This site is intended for health professionals only

How practice nurses can help make their surgery 'Outstanding'

Elliott Hall Medical Centre in Middlesex is the first practice in London to be awarded an ‘Outstanding’ rating by the Care Quality Commission (CQC).

 

The practice was rated as outstanding in all areas: Safe, Effective, Caring, Responsive, and Well-led.

Ursula Gallagher, CQC deputy chief inspector for primary care in London, told Nursing in Practice how practice nurses can help to achieve this result as well.

What makes an ‘Outstanding’ practice?

'We know practices that have been ‘Outstanding’ have really good multidisciplinary teams.

'Not only with the nurses who work for them, but with the other professionals who perhaps work in their community services.

'They have really good liaisons – they work really well in partnership with other people.

'But in particular, they support their nurses to be able to be practicing at the top of their game.

'They’ve usually got lots of extended roles, they’ve got the right amount of nursing hours, but they’ve also got those nurses as independent prescribers, or they’ve sent them on extra skills training.

'And they’re then really good at saying, “This is what nurses are really good at, so this is what we support them to do”. You often find that the doctors have slightly changed their role to focus on only things that doctors can do and that the nurses and doctors liaise and work well together as equal clinicians looking after that population group.'

What is your message to practice nurses?

'My message to practice nurses is to always put yourself into some of those spaces. So if you’re not going to the leadership meetings at the moment, or your practice is having something called a clinical meeting, why don’t you say, “Is it ok if I come to the clinical meeting?”

'So there’s a bit about nurses stepping into that space and being seen to volunteer; and they should also be looking at our Outstanding reports or things that they read and journals like Nursing in Practice.

'It’s about saying to their GP, “Look, there’s a really good example in this journal about what nurses are doing in other places. I think that would really work for our patients, can we talk about whether we can have a go?”

'I think that they need, where possible, to make sure they are networking and engaging with their practice nurse community locally to find out what is going on around them, what’s working well and seeking appropriate support.

'I think nurses need to be more positive about what the evidence base is saying about what nurses can do. They need to use those networks to enable them to be empowered so that they can have those conversations and they need to be prepared to step up and volunteer.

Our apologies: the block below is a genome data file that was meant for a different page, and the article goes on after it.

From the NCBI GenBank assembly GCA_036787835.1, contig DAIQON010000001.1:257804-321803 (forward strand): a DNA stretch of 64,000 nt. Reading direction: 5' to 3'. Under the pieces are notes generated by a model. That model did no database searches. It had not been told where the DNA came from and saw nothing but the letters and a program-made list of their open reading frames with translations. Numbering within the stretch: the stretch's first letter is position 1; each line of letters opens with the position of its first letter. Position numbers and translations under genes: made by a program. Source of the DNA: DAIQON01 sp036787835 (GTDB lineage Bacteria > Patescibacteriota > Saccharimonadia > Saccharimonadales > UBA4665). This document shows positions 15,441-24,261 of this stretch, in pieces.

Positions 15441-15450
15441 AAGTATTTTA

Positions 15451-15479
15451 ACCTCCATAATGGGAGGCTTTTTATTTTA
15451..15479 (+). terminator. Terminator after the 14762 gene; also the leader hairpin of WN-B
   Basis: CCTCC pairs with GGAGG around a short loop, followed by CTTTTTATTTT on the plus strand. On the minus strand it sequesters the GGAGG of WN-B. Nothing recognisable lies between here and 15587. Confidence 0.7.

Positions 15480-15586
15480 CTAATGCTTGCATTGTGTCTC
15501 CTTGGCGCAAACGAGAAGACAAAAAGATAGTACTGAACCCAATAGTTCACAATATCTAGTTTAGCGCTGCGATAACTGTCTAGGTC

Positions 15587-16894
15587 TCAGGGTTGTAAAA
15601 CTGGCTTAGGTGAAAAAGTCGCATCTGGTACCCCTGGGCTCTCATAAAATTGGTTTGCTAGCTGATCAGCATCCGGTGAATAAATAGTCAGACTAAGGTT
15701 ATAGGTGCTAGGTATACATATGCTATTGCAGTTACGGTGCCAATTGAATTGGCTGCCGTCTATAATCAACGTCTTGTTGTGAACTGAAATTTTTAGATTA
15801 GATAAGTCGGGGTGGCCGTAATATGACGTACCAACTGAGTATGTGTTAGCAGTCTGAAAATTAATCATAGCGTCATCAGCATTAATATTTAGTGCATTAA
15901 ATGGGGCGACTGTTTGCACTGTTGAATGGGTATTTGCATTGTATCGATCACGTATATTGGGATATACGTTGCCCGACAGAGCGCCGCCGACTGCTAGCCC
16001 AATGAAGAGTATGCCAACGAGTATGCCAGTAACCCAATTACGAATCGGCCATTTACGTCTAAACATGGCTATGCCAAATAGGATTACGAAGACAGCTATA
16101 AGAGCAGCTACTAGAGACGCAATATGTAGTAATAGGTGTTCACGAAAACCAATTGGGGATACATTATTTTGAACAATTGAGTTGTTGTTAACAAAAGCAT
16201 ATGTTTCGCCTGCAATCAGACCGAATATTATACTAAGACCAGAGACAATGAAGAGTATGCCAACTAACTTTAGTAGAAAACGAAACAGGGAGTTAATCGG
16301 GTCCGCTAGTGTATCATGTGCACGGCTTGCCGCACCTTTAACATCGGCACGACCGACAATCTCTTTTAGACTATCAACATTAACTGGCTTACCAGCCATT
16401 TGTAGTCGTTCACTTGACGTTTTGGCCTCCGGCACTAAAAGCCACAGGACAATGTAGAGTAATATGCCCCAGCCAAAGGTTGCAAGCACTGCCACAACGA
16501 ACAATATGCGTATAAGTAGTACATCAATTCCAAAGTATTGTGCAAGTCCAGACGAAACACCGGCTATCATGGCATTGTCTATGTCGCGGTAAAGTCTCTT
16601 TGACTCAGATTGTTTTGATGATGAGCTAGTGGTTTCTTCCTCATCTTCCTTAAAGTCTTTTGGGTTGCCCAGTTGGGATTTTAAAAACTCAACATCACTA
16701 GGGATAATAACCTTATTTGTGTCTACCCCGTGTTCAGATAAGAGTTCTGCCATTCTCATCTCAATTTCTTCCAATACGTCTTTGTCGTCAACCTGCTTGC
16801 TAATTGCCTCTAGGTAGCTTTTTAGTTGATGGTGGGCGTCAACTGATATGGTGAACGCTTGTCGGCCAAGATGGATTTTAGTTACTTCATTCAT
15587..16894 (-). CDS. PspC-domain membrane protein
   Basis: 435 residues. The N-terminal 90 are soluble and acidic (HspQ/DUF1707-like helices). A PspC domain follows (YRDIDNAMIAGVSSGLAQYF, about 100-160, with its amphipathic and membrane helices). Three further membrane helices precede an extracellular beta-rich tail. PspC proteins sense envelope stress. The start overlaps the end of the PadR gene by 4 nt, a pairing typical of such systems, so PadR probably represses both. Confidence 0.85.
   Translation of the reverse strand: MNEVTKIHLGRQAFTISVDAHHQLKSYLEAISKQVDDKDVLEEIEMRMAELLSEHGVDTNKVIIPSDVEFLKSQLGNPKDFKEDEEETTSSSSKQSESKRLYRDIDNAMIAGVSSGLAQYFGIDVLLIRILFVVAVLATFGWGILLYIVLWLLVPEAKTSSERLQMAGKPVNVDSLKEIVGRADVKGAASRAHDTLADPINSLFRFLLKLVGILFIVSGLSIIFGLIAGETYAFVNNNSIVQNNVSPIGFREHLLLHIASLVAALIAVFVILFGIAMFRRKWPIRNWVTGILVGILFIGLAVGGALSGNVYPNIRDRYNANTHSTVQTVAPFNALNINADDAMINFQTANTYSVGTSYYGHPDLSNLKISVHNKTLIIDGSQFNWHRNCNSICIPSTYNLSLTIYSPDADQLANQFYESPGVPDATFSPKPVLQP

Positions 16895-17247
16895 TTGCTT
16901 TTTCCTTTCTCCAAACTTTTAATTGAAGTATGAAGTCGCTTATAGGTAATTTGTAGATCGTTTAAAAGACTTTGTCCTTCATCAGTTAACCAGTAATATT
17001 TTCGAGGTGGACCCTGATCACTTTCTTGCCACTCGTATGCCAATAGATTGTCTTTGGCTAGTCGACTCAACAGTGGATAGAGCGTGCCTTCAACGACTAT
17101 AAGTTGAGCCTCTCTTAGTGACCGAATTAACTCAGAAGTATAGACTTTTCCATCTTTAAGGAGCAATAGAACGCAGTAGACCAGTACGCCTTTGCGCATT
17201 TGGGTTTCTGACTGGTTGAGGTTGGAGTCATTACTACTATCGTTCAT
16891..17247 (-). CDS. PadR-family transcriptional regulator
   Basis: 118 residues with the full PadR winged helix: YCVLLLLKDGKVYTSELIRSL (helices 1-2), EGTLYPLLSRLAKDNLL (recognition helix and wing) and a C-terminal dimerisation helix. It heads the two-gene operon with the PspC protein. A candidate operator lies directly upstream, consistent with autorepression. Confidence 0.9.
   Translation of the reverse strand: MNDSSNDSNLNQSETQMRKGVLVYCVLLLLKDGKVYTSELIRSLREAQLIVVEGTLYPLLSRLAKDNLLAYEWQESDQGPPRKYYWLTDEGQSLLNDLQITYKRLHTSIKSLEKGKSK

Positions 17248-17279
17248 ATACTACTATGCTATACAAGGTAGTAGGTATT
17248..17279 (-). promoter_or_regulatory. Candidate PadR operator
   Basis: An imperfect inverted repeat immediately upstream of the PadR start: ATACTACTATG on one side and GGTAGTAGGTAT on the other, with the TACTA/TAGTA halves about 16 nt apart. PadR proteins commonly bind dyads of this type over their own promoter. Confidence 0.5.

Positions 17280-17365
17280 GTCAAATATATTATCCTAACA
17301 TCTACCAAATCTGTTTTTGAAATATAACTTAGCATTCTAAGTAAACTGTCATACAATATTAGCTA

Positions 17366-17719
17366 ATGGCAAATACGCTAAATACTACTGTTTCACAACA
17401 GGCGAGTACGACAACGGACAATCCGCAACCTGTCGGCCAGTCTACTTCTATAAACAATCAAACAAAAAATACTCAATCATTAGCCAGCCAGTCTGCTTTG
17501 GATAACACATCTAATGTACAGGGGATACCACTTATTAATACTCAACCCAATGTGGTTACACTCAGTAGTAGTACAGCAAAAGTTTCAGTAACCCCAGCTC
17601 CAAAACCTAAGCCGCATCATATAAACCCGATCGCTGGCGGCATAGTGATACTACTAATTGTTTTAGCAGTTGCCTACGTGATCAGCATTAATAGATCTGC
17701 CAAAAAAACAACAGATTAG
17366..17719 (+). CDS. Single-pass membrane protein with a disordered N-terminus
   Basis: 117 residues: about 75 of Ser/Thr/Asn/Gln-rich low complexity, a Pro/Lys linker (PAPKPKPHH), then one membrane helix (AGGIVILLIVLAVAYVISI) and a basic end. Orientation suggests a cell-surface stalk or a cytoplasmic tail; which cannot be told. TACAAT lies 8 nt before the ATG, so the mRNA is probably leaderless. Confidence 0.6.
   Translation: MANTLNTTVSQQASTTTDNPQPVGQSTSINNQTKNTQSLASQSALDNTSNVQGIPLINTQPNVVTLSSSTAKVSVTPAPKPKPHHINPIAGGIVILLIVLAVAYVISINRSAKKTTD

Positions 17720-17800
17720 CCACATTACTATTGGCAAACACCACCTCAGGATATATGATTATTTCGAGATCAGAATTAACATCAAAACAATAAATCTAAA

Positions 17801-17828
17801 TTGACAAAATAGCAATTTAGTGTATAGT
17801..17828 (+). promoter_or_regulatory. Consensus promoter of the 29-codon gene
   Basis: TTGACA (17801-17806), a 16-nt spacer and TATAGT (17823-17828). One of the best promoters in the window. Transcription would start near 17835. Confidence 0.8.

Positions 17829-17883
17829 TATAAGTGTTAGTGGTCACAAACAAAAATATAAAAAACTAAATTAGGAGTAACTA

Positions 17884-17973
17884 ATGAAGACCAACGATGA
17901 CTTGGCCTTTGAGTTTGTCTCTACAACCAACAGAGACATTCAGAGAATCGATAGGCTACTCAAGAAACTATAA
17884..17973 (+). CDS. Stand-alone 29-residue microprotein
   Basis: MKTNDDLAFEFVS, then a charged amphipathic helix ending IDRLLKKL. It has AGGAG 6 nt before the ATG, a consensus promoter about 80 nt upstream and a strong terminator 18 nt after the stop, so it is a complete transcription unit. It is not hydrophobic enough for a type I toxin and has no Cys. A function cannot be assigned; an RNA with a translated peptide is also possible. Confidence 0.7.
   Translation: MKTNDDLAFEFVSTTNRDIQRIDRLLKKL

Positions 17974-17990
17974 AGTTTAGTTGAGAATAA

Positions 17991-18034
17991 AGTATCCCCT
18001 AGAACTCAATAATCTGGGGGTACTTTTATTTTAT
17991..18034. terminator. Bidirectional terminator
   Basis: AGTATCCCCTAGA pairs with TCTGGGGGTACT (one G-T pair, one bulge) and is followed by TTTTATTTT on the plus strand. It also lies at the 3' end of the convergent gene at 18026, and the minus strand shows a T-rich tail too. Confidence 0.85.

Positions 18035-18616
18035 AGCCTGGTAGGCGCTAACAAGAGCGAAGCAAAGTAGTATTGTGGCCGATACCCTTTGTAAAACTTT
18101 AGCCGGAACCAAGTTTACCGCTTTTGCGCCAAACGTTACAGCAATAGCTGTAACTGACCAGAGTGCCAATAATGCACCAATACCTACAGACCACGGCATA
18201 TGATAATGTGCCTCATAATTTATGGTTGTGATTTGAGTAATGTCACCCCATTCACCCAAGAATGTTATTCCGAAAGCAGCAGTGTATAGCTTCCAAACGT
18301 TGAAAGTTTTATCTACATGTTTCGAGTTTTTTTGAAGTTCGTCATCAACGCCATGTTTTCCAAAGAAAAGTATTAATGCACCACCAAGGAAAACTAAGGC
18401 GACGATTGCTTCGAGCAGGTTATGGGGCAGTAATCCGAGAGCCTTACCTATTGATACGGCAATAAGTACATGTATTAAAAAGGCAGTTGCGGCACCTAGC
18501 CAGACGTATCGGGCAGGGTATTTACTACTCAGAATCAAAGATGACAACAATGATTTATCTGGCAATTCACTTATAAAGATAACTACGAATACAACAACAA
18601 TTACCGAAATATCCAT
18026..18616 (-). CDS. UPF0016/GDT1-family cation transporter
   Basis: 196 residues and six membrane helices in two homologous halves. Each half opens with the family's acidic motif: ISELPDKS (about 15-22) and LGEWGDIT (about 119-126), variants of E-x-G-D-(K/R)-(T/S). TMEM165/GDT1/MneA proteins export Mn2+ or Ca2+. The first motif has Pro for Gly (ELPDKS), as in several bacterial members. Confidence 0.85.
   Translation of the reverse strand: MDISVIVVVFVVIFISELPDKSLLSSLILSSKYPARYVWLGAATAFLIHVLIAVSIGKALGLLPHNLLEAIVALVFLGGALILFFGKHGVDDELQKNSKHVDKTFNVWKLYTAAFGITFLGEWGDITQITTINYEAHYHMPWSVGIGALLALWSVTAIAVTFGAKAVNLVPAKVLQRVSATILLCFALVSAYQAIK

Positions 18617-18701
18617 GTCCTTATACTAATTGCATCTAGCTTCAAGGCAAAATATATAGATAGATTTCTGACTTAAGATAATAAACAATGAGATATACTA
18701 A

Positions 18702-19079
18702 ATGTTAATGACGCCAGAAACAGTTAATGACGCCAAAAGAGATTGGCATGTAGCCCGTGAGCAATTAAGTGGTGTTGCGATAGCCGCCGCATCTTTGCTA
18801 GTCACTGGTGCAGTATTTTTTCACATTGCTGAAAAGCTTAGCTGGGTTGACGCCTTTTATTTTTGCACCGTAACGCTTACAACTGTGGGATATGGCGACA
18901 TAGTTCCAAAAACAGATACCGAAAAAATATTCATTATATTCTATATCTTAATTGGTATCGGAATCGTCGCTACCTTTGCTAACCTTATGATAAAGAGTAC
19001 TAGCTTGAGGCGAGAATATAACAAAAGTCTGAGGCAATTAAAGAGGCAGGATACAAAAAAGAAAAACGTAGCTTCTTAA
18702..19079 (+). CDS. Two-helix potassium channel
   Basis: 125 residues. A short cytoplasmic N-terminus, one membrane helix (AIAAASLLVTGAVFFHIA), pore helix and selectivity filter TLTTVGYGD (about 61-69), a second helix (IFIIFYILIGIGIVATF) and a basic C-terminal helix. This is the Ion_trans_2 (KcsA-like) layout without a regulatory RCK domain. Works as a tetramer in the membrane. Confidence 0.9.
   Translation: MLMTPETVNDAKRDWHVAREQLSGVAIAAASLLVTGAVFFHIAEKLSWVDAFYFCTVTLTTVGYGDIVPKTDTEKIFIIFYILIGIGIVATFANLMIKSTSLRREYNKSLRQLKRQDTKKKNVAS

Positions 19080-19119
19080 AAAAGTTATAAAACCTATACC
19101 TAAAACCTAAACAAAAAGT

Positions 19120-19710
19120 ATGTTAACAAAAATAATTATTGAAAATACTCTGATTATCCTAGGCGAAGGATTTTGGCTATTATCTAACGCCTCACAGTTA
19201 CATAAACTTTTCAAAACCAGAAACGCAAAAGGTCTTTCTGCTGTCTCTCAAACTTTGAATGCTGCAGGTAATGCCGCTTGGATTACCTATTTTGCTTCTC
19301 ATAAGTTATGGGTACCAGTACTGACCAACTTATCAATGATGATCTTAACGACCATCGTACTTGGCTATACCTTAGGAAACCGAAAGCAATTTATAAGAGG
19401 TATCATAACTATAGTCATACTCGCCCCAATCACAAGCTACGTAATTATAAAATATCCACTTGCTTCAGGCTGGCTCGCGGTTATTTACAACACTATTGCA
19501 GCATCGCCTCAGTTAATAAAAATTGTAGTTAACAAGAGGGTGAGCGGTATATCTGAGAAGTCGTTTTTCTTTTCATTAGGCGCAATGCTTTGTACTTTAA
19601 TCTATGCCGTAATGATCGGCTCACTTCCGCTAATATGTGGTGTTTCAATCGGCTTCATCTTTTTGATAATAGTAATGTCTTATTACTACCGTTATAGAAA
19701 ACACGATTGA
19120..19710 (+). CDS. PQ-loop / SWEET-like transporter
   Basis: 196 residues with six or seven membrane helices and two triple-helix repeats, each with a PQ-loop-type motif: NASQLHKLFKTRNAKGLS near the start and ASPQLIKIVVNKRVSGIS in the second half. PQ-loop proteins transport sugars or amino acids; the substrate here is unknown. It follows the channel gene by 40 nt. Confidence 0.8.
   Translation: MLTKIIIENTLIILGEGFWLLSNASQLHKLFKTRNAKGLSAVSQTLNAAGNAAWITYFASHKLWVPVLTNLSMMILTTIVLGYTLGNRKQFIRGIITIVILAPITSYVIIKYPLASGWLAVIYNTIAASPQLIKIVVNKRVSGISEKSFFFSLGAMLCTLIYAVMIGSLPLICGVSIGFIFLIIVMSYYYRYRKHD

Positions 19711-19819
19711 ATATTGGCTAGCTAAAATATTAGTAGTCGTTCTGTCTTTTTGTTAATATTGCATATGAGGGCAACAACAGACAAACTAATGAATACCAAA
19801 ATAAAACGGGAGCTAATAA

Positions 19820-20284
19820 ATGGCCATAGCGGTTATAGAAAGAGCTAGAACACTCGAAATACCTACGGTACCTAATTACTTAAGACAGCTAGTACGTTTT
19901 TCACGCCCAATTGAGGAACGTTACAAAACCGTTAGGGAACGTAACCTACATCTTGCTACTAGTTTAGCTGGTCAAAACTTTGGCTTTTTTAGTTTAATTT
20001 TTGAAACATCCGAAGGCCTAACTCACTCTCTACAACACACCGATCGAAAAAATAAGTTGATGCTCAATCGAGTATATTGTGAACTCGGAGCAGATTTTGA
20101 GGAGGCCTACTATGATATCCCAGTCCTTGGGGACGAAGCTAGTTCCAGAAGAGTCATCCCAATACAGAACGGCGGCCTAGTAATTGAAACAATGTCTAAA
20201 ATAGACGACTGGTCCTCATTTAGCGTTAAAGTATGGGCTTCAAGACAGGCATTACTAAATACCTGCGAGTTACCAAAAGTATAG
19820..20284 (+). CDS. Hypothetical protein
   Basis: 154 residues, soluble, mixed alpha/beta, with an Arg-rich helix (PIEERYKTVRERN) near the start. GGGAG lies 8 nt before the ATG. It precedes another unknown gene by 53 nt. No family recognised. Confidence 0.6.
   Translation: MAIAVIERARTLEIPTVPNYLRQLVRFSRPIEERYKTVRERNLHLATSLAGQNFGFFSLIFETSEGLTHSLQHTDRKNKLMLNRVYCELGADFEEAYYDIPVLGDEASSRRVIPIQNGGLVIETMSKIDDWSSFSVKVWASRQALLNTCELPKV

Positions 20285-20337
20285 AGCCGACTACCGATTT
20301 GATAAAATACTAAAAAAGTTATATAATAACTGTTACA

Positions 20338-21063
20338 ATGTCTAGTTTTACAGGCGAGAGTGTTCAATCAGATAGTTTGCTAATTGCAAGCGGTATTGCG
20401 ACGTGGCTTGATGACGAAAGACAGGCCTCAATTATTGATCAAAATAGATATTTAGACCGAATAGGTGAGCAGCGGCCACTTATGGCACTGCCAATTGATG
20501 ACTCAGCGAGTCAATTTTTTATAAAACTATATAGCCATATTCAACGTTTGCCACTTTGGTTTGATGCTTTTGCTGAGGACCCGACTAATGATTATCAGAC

'It’s no good, as a responsible registered nurse, to be sitting there and waiting for someone to come and tell me how marvellous they are and let them do something.

'If you’re working for the need of the patients, if you know, for example, you’ve got lots of children with asthma going into hospital, you should be saying in the practice meeting, “So what are we going to do about this?”'

Practices that have been rated down

'Over 80% of the practices who’ve been rated less than they were hoping for, particularly at the inadequate or requires improvement [ratings], have improved, and sometimes significantly when we go back.

'So yes, it’s probably going to hurt and you’re going to be upset for a while but actually, if you demonstrate the right leadership into the system, it’s also a massive opportunity.

'If you take that opportunity, particularly to talk about the sort of cultural and leadership things have been around some of that, it’s actually a huge opportunity to improve.

'The second thing is, particularly practices that have been rated Inadequate, will be offered support, either by NHS England or the Royal College of General Practitioners (RCGP)

'The practices that don’t take advantage of some of that support and who remain isolated – which is a characteristic of poor practices – can often quite alone, if they’ve got their head down on their own rabbit wheel.

'Nurses can make those connections. Encourage the practice to access the support that’s available to them, find out what that is, help the GPs and the practice manager to get over what will be perhaps a shock or a feeling of hurt and say,actually, “This is a real opportunity for us to galvanise and to prove to everybody that actually we’re good, and we can get from Inadequate to Good in six months”.

'And say, “There are practices out there that are doing [the same] and I’m going to be part of the solution to this thing, not just part of the problem”. You have a responsibility as a registered nurse on behalf of the patients that are in that practice, as well as the organisation, to do that.'